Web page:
Nick Williams proved a smash hit in the opening game of his Cardiff Blues career as the former Ulster No.8 scored the decisive second-half try in a 34-16 victory over Edinburgh.
Williams would have been a sure-fire contender for man of the match without his try after delivering a ball-carrying masterclass.
Tomos Williams followed him over in the latter stages to bag the bonus point, while another new arrival in Steven Shingler crossed over in the first half as part of an impressive 15-point haul.
It was nip and tuck before the break – with Shingler and a penalty try keeping the scoreline in check after Edinburgh summer signings Duncan Weir and Solomoni Rasolea racked up their points.
Edinburgh coach Alan Solomons opted to start five of his new arrivals – all of them slotting into the back-line – and it was new signing Weir who struck first.
The visitors applied early pressure in the scrum and when the Blues were pinged, Weir calmly knocked over the second-minute penalty.
However, opposing fly-half Shingler also swapped clubs over the break and he gave the crowd a glimpse of what he could do after his neat show-and-go saw him storm over the try-line.
The former Scarlet then knocked over the conversion to hand the Blues a 7-3 lead with seven minutes gone, though he missed a penalty attempt moments later.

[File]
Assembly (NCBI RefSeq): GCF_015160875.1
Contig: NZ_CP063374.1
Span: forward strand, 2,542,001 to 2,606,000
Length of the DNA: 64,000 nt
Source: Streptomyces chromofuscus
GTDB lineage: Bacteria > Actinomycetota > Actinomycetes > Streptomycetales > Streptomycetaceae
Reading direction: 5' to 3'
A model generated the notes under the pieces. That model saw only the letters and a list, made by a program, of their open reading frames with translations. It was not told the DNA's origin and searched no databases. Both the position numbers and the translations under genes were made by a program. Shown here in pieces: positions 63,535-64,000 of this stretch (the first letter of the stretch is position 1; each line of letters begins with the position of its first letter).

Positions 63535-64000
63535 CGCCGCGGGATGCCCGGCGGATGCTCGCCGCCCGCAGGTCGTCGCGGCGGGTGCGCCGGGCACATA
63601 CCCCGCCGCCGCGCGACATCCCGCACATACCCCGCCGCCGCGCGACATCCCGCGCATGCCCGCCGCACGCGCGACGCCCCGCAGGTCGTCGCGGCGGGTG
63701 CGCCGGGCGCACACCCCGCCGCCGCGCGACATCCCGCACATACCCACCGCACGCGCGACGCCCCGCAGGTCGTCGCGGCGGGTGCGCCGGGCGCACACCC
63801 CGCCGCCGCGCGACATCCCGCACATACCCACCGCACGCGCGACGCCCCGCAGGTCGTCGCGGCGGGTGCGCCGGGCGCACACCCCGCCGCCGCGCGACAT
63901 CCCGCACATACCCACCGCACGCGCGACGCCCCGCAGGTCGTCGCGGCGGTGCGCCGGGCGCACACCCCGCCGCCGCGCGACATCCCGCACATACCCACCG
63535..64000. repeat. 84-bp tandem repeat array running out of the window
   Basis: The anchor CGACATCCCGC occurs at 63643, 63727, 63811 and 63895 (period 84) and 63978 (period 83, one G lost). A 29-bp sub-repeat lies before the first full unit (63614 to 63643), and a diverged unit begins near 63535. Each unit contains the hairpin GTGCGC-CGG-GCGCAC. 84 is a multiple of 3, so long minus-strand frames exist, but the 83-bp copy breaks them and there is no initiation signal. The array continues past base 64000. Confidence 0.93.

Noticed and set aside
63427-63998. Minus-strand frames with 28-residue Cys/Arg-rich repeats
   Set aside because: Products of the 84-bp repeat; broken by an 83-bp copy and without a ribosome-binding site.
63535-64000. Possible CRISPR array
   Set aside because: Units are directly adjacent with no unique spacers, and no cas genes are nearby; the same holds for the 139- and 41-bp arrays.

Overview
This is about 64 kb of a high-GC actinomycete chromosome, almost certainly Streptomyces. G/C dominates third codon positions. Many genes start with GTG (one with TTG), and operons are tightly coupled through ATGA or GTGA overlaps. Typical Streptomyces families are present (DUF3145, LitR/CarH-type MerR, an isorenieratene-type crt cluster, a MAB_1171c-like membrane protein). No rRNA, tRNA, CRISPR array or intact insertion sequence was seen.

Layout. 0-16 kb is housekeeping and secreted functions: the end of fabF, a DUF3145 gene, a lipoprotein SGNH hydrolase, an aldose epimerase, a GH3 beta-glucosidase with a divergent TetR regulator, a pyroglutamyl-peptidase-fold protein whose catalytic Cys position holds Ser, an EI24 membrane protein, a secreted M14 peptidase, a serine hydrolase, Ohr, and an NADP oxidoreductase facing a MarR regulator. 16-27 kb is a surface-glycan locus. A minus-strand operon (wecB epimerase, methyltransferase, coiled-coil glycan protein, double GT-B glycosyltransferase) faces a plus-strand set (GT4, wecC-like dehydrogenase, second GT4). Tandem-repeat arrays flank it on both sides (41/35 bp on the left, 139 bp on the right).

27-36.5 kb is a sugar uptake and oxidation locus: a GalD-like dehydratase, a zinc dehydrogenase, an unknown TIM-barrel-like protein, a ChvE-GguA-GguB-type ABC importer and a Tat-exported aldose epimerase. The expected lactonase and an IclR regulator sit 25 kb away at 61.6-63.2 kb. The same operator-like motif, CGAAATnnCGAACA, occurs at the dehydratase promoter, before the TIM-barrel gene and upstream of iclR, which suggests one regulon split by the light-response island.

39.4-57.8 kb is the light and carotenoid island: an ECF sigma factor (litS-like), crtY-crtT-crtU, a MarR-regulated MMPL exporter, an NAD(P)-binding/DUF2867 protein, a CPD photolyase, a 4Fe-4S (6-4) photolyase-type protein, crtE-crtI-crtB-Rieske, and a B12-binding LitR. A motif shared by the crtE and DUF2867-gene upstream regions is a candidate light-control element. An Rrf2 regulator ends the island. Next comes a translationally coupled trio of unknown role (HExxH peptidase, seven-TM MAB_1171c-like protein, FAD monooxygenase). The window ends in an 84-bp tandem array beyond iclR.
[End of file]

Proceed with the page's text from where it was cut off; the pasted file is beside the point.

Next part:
Solomons’ new signings continued to have the desired impact as this time inside centre Rasolea ran an incisive line to open up the hosts’ defence and breeze over.
Weir promptly added the extras and he wound up his boot to smack a superb 50-metre penalty between the posts soon after.
Then Williams, who left Ulster after four years of shuddering carries, carried deep into Edinburgh territory before forcing a penalty that saw Shingler reduce the deficit back to three.
And the home side restored their lead after Shingler kicked a penalty into touch an irrepressible rolling maul yielded a penalty try.
The lead stayed at 17-13 heading into the break after another long-range effort from Weir failed to find the target.
With Wales coach Warren Gatland looking on from the stands, the Blues drew first blood in the second half through another Shingler penalty.
But Edinburgh set up camp in the opposite half until the home side’s defence finally gave away to give Weir a successful shot at goal.
It was on the hour mark that a decisive gap finally opened up – Williams the wrecking ball scooped up from the ruck and bundled over from close range following heavy pressure.
Replacement Gareth Anscombe’s conversion then left Edinburgh staring up at an 11-point gap with a quarter left to play.
The momentum remained with the hosts and in the 70th minute, the last shred of doubt over the outcome was eliminated when scrum-half Williams sniped over from the base of a ruck for the bonus-point try.
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2 Sep 2016
1 Sep 2016